Public SaaS Cloud moves toward PaaS because of customer demands for isolation and customization, but what about Private SaaS Clouds? Private SaaS Clouds are more about the delivery and management of the software by IT. This pattern of an Enterprise being its own provider or contracting to a Hosting Provider for these services will still drive them to want capabilities that are not out of the box. This drive will lead them down the PaaS path as well.

PaaS no matter what it ends up looking like is much closer to what the end state looks like than IaaS or SaaS.

Service Energy – Complimenting Data Gravity

2 Feb

It has been a while since I posted anything referring to Data Gravity.  While Data Gravity is interesting and can explain many motivations of Cloud Companies and their Data Services, there are other influential forces at work.
Service Energy

What am I referring to as a Service in this case?  Any code or logic that has been deployed by a provider to expose a resource.

Examples include:

  • APIs
  • Message Queues and Buses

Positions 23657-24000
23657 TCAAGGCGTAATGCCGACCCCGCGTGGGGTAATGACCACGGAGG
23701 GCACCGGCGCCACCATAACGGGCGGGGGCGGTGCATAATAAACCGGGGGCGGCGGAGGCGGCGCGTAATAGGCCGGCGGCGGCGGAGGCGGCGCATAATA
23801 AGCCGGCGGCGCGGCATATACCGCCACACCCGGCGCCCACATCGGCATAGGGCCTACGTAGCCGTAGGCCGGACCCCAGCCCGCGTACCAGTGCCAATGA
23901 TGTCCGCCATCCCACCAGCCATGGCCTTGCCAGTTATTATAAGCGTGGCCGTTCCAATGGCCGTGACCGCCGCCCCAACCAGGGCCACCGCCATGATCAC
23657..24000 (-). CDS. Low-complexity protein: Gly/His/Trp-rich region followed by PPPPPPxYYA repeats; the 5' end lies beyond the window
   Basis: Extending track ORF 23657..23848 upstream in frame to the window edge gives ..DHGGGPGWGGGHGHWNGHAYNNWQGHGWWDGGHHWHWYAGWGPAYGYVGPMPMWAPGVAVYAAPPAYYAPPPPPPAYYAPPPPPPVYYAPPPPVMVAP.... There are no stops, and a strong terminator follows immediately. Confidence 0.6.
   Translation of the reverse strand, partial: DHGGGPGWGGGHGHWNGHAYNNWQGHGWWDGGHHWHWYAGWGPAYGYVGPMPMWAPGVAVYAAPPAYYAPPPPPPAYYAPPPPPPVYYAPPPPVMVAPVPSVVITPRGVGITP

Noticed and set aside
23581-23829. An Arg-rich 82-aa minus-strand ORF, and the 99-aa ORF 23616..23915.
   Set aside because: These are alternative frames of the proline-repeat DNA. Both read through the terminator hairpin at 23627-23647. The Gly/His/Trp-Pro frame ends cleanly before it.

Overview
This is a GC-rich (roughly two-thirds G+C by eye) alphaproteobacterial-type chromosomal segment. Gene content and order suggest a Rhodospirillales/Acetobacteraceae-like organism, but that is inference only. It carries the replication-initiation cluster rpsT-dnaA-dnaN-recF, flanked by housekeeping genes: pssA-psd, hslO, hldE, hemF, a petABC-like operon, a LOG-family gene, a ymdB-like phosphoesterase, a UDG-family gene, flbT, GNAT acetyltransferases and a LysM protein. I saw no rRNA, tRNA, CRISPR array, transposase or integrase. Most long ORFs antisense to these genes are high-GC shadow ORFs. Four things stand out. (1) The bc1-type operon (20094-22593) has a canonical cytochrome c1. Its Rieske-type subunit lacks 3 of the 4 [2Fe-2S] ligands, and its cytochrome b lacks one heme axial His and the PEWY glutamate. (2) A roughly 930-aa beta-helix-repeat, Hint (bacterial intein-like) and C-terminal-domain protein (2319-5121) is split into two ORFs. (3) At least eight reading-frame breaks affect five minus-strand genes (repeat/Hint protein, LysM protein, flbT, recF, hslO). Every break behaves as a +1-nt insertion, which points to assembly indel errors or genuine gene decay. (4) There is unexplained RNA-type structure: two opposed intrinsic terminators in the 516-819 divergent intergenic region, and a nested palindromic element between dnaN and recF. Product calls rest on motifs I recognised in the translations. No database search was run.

• Automation, Scripting, and Provisioning Interfaces
  • Web Services
  • Many more…

When resources are externalized, this is what enhances the value of Data and helps increase Data Mass and Data Gravity. As a Service is used more frequently, the amount of energy it is emitting increases in our analogy.  The emitted energy has effects just as it would in Physics.  Service Energy has the ability to assist in Escape Velocity as well as increase Data Gravity, all depending on what the Service Energy is doing.
Service Energy shows motivations in Clouds for specific behaviors such as:

Why Salesforce acquired Heroku – (Heroku is indeed a Ruby PaaS, but it was beginning to bring in SERVICES from outside which increased its Service Energy)  Salesforce needs this in the Ecosystem, just like it needed to create Database.com to help increase it’s Data Mass and therefore it’s Data Gravity.

Why Amazon created SQS and SES (These are services that encourage additional consumption of Compute but more so amplifies the amount of data (Data Mass)

It should be noted in the picture above that the Data is made accessible through a service which is why it has Service Energy around it, which should be distinguished from Data Gravity. Remember, Service Energy does NOT attract, but can amplify.

Service Energy also can be used for Escape Velocity.  By properly architecting applications and even Service Oriented Platforms, the Data Mass can be spread across many providers (and even sources inside of those providers).  This provides looser coupling between the App and a specific Cloud, which gives more flexibility.  The trade-off is that this design is more prone to service interruptions, latency, and bandwidth constraints.

There is much more to be said about Service Energy in the future including exploring other effects it has with more IaaS centric solutions.